Back in August 2008—when you were still juggling Facebook and MySpace profiles—unsuspecting social networkers found their machines infected by Koobface, a particularly nasty computer worm. Koobface (an anagram for Facebook) caught its victims by tempting them with tantalizing Facebook links to videos “you’ve gotta see”—sometimes claiming the videos were of the targets themselves. However, once curious users clicked, they were directed not to videos but to fraudulent download sites promising the Adobe Flash update necessary to view said video. But rather than Flash, the innocent downloaded the Koobface worm.
Once downloaded, the Koobface worm went to work behind the scenes, calling out from your computer to a command-and-control (CnC) server. Basically, your machine became a “zombie” computer, joining forces with other infected machines in a “botnet.” Suddenly, you began receiving pop-ups and other ads for antivirus software … useless products that only served to line the pockets of Koobface’s propagators, who were, by the way, living the high life in St. Petersburg, Russia. (Early on, Facebook knew who was behind Koobface, even posting photos of the gang in its security team’s office.)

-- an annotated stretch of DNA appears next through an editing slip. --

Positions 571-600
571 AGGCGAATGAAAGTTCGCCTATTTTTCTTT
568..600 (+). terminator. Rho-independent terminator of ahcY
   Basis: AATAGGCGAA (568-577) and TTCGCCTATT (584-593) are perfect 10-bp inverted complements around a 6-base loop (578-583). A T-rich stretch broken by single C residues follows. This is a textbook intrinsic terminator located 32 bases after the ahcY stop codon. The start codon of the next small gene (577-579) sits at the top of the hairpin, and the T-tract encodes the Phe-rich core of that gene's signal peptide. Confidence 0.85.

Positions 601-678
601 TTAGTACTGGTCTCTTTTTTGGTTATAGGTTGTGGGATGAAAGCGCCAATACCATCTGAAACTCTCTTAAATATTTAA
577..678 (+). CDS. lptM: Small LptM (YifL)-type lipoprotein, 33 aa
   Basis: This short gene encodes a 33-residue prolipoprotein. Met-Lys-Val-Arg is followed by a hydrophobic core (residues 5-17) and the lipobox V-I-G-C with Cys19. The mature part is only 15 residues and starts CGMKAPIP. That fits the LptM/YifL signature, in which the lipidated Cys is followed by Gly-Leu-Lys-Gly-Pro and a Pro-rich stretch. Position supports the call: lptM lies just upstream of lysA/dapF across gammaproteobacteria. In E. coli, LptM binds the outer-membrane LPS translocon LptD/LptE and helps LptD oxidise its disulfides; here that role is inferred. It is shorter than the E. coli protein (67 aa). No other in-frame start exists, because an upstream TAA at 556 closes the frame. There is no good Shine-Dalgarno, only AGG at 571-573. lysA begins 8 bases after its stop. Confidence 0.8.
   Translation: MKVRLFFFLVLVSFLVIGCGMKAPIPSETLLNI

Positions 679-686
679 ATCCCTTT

Stopping the Koobface worm
Facebook quickly got to work to stop Koobface, blocking links to phishing sites and improving its automated abuse detection systems. In addition, Facebook joined forces with the Microsoft Malware Protection Center to address the code lurking on Koobface victims’ machines. Despite Facebook’s response, however, additional bad actors continued to capitalize on Koobface, spreading enough persistent rumors about new iterations of Koobface or “Knobface” that the worm even earned its own Snopes page.
The moral of the story? Click with caution.
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